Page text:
President Trump says the United States will impose sanctions on NATO ally Turkey over a detained American pastor held on terror and espionage charges. Shortly after the possibility of sanctions was first announced by Vice President Mike Pence Thursday, Mr. Trump wrote on Twitter that the U.S. "will impose large sanctions on Turkey for their long time detainment of Pastor Andrew Brunson."
"He is suffering greatly. This innocent man of faith should be released immediately!" the president added from aboard Air Force One as he flew to Iowa for an event.
Turkey's foreign minister, Mevlut Cavusoglu, quickly responded, also via Twitter: "No one dictates Turkey. We will never tolerate threats from anybody. Rule of law is for everyone; no exception."
Ministry of Foreign Affairs spokesperson Hami Aksoy added in a separate statement. "In order to improve its relations with the United States, our country has displayed necessary political will and did its part more than enough. It is impossible to accept the U.S. Administration's threatening messages, which totally disregard our alliance and friendly relations between our countries."
Aksoy added, "As regards the Brunson case, necessary information has been provided to our U.S. counterparts on various occasions and it has been clearly expressed that this issue is totally within the competence of the independent Turkish judiciary. We invite the U.S. Administration to leave aside this wrongful rhetoric and come back to the existing framework of constructive dialogue that we have been engaged in so far."
Pence's initial announcement of possible sanctions came at the close of a three-day conference on religious freedom. Pence warned if Turkey did not take "immediate action" to free Brunson, the U.S. would move to impose "significant" sanctions.
Brunson, 50, an evangelical Christian pastor originally from North Carolina, was let out of jail Wednesday, after 1 1/2 years, to serve house arrest because of "health problems," according to Turkey's official Anadolu news agency.
"Brunson is an innocent man, there is no credible evidence against him," Pence said.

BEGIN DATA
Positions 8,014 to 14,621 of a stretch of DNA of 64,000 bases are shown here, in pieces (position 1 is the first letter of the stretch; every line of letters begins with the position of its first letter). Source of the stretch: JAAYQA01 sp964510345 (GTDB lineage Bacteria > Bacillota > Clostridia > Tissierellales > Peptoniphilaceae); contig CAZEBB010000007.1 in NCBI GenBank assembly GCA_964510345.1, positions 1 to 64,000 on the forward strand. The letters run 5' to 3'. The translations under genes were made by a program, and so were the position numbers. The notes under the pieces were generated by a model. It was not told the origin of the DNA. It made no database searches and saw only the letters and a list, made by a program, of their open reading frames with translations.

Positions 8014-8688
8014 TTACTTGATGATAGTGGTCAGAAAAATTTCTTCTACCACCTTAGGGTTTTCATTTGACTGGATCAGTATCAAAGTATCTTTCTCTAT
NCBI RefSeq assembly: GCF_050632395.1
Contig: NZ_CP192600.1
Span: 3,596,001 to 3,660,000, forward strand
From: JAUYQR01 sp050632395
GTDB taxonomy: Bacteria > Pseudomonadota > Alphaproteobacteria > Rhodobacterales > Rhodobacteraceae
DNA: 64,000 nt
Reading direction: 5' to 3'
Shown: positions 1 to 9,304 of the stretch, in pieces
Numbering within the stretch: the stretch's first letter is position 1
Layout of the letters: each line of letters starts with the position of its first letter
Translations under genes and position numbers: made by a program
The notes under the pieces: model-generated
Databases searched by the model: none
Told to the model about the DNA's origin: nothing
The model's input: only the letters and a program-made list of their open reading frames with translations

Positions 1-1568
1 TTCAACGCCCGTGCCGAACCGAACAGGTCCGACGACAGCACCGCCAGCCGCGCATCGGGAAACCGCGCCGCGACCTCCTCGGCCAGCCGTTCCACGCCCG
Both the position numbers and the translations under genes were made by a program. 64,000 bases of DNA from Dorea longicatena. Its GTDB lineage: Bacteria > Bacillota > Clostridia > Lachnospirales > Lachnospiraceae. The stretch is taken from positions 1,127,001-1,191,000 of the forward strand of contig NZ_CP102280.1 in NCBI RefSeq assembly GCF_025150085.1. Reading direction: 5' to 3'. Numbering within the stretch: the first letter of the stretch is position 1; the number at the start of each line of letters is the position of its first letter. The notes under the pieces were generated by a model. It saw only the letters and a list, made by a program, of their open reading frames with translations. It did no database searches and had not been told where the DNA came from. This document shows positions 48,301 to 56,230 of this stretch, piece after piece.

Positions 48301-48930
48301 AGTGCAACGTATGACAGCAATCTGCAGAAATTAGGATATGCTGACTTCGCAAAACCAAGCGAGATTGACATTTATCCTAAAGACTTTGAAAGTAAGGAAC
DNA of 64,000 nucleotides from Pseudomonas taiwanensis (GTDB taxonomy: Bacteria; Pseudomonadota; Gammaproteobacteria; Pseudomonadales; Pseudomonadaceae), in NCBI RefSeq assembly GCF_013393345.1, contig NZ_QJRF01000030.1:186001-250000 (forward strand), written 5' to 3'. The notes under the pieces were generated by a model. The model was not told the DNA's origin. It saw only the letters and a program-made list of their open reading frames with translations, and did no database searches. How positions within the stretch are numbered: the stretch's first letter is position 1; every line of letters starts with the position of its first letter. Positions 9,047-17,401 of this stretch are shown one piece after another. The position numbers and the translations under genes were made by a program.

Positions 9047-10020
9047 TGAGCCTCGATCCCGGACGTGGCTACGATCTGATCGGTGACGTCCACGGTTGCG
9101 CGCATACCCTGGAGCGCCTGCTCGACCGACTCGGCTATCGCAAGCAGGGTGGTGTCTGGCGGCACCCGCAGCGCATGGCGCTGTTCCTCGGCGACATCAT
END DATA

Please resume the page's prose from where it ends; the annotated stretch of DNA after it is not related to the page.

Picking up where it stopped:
Mr. Trump said on Twitter last week that the pastor's detention was "a total disgrace." One of Brunson's attorneys is Jay Sekulow, who also represents Mr. Trump in the Russia investigation.
If convicted, Brunson faces up to 15 years in prison for "committing crimes on behalf of terror groups without being a member," references to outlawed Kurdish militants and the network of a U.S-based Muslim cleric blamed for a failed coup attempt. He could receive another 20 years if he is found guilty of espionage. Brunson denies the charges.
U.S. senators previously pushed to block the sale of F-35 jets to Turkey, citing Brunson's detention as one instance of Turkish President Recep Tayyip Erdogan's disregard for the rule of law.
Pence's announcement of possible sanctions was delivered at a conference on religious freedom in Washington. Secretary of State Mike Pompeo also spoke at the conference. Pence highlighted cases of what he said was religious repression in Nicaragua, Iran, North Korea, China and Myanmar. He also condemned Islamic State group violence toward religious minorities and what he described as rising anti-Semitism in Europe.
Pompeo announced additional aid for a region of Iraq previously held by the Islamic State group. Pompeo said the department would provide $17 million for de-mining efforts in Nineveh, an area of Iraq historically home to many of Iraq's religious minorities.
Ties between NATO allies Turkey and the United States have been strained by the Brunson case.
Erdogan has previously linked Brunson's return to the U.S. to the extradition of cleric Fethullah Gulen, the cleric Turkey's government holds responsible for a failed July 2016 military coup.
Gulen, who denies orchestrating the coup attempt, lives in Pennsylvania. Turkish requests for his arrest and extradition have not been granted.
Brunson served as pastor of Izmir Resurrection Church, a small Protestant congregation, and has lived in Turkey for 23 years. He was detained by Turkish forces in the aftermath of the failed coup, The indictment against him contends he worked to convert Kurds to Christianity to sow discord in Turkey.
More than 77,000 people were arrested across Turkey after the government declared a state of emergency following the failed 2016 coup. The crackdown has targeted journalists, activists and opposition figures.
Brunson rejected evidence against him during a recent hearing, according to Turkey's state-run Anadolu Agency.
"I believe in and support Turkey's territorial integrity," he told the court. "I forgive those who lie and bear false witness against me."
Brunson's case has been adjourned until Oct. 12.
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